Short walking breaks found to reverse negative effects of prolonged sitting

Saurabh Thosar

Saurabh Thosar

This news release discusses a study that found that three easy walks can reverse harm caused to leg arteries during three hours of prolonged sitting.  It received the following coverage:

 

How students at a U.S. university borrowed $31 million less

341445_w296IU’s efforts to ensure students graduate with as little debt as possible have received major media attention, including a July report by Bloomberg Businessweek (“How students at a U.S. university borrowed $31 million less”) that featured commentary from IU students who have benefited from the university’s continued focus on financial literacy. The story has been widely shared across the web.

As reported by this IU press release earlier this year, fewer IU students are borrowing this year to pay for school, fulfilling a goal of the university as it continues to focus its efforts on college affordability and student financial literacy. Across seven IU campuses, the number of undergraduates who took out federal loans in 2013-14 decreased by 12 percent from 2012-13, and the money they borrowed fell by the same percentage. Four campuses saw double-digit decreases in borrowers and loan amounts.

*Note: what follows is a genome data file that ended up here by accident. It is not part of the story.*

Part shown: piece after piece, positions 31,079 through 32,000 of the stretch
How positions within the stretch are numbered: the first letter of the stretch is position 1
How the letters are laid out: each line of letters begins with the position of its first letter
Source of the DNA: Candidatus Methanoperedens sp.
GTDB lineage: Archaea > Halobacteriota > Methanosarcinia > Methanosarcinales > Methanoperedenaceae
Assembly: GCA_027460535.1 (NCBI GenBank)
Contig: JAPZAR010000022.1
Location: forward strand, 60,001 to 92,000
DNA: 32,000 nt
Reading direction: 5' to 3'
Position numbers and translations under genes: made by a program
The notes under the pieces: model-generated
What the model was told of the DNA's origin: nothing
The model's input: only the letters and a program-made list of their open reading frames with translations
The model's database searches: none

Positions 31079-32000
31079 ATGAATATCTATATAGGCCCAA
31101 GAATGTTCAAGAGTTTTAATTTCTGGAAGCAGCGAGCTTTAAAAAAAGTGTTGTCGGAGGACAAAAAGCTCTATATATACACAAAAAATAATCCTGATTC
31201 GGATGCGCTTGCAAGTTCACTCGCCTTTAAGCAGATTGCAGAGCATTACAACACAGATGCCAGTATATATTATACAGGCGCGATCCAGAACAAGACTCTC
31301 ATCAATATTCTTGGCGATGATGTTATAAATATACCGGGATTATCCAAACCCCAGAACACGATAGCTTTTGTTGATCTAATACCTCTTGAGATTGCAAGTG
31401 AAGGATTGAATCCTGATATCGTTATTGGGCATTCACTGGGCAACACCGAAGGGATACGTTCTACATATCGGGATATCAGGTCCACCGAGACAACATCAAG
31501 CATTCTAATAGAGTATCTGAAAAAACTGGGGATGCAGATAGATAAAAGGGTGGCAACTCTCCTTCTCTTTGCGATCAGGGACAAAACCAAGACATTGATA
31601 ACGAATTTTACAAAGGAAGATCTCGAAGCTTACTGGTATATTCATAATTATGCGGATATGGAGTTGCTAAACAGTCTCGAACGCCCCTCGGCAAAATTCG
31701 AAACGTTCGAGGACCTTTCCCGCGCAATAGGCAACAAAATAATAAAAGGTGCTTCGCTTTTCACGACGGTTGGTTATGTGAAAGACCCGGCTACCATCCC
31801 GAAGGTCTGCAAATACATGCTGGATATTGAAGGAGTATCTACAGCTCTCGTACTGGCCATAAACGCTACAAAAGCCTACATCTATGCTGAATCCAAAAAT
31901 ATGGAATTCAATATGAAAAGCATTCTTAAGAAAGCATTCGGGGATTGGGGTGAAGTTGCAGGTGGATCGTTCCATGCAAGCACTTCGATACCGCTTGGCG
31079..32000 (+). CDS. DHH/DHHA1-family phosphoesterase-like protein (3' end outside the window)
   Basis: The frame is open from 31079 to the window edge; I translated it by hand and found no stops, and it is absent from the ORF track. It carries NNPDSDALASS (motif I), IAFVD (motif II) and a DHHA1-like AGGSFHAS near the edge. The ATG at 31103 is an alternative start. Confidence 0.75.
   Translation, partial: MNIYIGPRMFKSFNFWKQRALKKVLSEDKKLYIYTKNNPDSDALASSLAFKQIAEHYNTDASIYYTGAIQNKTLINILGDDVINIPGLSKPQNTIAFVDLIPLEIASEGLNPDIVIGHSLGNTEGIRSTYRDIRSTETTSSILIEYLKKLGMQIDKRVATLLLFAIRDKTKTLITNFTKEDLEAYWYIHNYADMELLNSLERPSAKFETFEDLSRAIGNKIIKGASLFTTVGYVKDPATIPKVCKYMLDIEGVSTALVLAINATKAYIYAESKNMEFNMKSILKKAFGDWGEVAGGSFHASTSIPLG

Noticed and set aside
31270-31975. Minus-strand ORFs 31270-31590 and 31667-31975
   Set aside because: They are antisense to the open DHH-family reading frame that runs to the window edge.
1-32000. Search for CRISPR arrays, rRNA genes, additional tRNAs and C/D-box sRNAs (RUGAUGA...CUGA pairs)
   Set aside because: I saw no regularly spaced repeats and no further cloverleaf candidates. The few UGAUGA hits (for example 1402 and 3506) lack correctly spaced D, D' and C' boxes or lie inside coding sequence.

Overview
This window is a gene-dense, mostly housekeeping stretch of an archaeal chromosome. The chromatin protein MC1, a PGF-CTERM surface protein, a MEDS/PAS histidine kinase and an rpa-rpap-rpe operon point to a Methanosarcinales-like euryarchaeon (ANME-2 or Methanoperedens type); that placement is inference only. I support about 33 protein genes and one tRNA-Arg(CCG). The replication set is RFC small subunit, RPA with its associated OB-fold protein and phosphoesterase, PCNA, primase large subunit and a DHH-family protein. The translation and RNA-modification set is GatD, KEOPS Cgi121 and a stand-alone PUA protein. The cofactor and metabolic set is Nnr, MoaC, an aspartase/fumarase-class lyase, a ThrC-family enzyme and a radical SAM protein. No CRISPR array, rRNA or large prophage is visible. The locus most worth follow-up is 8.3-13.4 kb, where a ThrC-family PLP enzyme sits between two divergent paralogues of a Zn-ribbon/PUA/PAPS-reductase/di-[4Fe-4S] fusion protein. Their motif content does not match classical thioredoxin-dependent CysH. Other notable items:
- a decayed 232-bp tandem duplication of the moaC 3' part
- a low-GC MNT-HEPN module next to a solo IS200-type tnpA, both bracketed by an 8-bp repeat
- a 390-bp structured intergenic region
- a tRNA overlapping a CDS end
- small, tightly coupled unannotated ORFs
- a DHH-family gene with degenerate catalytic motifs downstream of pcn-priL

Here’s a sampling of some of the coverage IU has received for its aggressive campaign to address college affordability and students’ financial literacy.

 

Why working-class kids don’t ask enough questions in school

Jessica McCrory Calarco

Jessica McCrory Calarco

In a recent news release, IU sociologist Jessica McCrory Calarco discussed her study of how elementary school students of different social classes deal with classroom challenges. The study will be published in the October issue of the American Sociological Review. It received the following coverage:

Picture of a tweet

A tweet posted by Rire in Quebec, Canada

Few benefits for workers with visas

Researcher Lauren Apgar

Lauren Apgar

Lauren Apgar, a doctoral student in the Department of Sociology, discussed in this news release her study that looked at how Mexican immigrants with temporary visas fared at work compared to undocumented workers from Mexico.  It was one of several examples of IU research presented at the American Sociological Association’s annual meeting.  It received the following coverage:

International newspaper article

‘Goldilocks’ plant growth may make river deltas resilient

freshwater_marshAn Indiana University news release about a Nature Geoscience article by IU geologists William Nardin and Douglas A. Edmonds generated coverage from two science news sites and the Indiana Daily Student. The researchers showed that intermediate vegetation growth is most effective at stabilizing freshwater marshes in river deltas, which are threatened by sea-level rise and other forces.